Shashlyk in our hearts

Shashlyk in our hearts

Shish kebab has long been considered an all-Russian dish, and we all look forward to the day when self-isolation is over, and each family will fry meat in the fresh air in some picturesque place. This article tells how shashlyk became so popular in Russia.

Cooking on an open fire is the oldest way to cook, however, the Caucasus is still considered the birthplace of shashlyk. Highlanders adore shish kebab; Georgians call it Mtsvadi, Azerbaijanis - Shishlik, or Kabab.

The ‘shish kebab’ word is of Azerbaijani, Turkic origin (”shish" - skewer; shishlik - meat on a skewer). If Georgians are famous for pork kebabs, then Azerbaijanis are experts in cooking lamb shashlyk. Every resident or guest of the Russian capital can experience it for himself by trying lamb shish kebab in an Azerbaijani restaurant, for example, in the Baku Boulevard network. Here, Azerbaijani chief creates a miracle similar to the Italian pizza baked in a wood-burning oven.

Recently, coal-fried meat became an invariable summer dish for residents of Central Russia, where it used to be more often prepared in pots. The accession of shashlyk was due to the Azerbaijani and Georgian cuisines. Baku and Tbilisi, by their importance and attendance, were on a par with Moscow, Leningrad, Kiev and Minsk. They had an indisputable influence on the formation of the Soviet cuisine, combining the national dishes of all the USSR republics.

Today, people usually blame Soviet cuisine for a limited number of ingredients and a simplified cooking recipes adapted for pretty hard times. Nevertheless, the Soviet Union collapsed three decades ago, and the cuisine of the peoples of the USSR is still popular in simple dining rooms, expensive restaurants and housewives.

Culinary experts claim shashlyk became a popular dish after the Great Patriotic War and before Stalin's death, who was extremely fond of both the dish itself and the cooking ritual, which invariably includes the preparation of meat, marinade and lightning the fire. At different times Stalin lived in the multinational Baku and Tiflis, where Azerbaijanis cooked their famous mutton barbecue. The Leader of the Nations fell in love with shashlyk and became the main propagandist of mutton barbecue in the Kremlin.

Stalin's personal security officer Grigory Pushkarev, who spoke a lot about the Leader of the Nations after the collapse of the USSR, testified: “Sometimes Stalin invited two aksakals - his old friends - to lake Ritsa. The men were eighty years old, but still very strong. They were brought to Ritsa in the Willys MB.  Aksakals always took a young lamb with them to prepare shashlyk for Stalin. He was very respectful of the elders. I remember, once, when they arrived, Joseph Vissarionovich personally went out to meet them, hugged each, kissed. Then he went back to the house, and the aksakals got to work: one was butchering the lamb, and the second was lightning the fire. When shashlyk was ready, Iosif Vissarionovich was invited to dinner with Georgian wine in a gazebo. After dinner, until midnight, Stalin was singing songs with aksakals. Nappy old men were brought back home, and Joseph Vissarionovich went to sleep. Free guards finished shashlyk and wine.”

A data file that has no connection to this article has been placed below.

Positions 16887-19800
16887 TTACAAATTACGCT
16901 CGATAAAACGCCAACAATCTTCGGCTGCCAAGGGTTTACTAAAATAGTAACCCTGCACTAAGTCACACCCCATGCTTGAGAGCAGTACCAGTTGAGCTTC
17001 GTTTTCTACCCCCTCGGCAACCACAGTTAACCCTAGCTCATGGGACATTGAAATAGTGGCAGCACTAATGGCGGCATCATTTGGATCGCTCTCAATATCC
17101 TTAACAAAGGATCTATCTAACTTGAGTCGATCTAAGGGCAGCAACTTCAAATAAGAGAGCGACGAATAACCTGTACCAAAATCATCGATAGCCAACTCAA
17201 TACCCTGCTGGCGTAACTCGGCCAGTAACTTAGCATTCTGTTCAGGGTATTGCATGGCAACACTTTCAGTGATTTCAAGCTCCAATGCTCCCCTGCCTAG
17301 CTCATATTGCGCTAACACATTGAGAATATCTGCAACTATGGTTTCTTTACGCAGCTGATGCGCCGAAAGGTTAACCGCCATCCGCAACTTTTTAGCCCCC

On the Internet, you can find a recipe of a shashlyk from a two-week-old lamb cut in the presence of a vet. The recipe was allegedly shared by the NKVD officer, who prepared kebabs for Stalin and his guests in the postwar years, Pavel Rusishvili. “Once I had to cook this dish for the reception, which Stalin arranged in honor of Churchill during his visit to Moscow in 1942. Moscow was bombed then, and Churchill was asked where it would be better to arrange a reception for him - in Moscow or out of the city. He answered cunningly: "I am not the master here. Wherever Stalin wants, we’ll meet there. Stalin gave instructions to arrange the reception in St Catherine’s Hall. The cook who was supposed to cook the kebab got sick, and I was told - Pavlik, just do it. Churchill liked shashlyk. Such lamb kebab melts in your mouth like butter, there are aroma, taste and juice in it. He even conveyed his gratitude. When Stalin received guests at the Kuntsevo Dacha, barbecue at their arrival was cooked directly in the fireplace on cupronickel skewers. They say that Stalin sometimes intervened in the process, saying: "You do not know how to cook! That's how it should be! " Rusishvili said.

Indeed, there is much evidence that Stalin, maybe, did not cook kebab by himself, but liked to give orders during the process. "Stalin stood by the barbecue furnace, not trusting this important operation to anyone, and gave us the necessary instructions. One brought firewood, the other one - iron rods. The third person skewered the meat, the forth laid the table,” the guard of the Leader of the Nations, Anatoly Rybin, said.

Soon, we all master shashlyk outdoors, but only after the pandemic is over. Probably, the reason for the "kebab" holiday will be a victory over the coronavirus. This day is sure to come, thanks to the efforts of scientists, doctors who are selflessly working to solve the world problem. In the meantime, we should remain patient and observe the elementary requirements of social distancing and hygiene.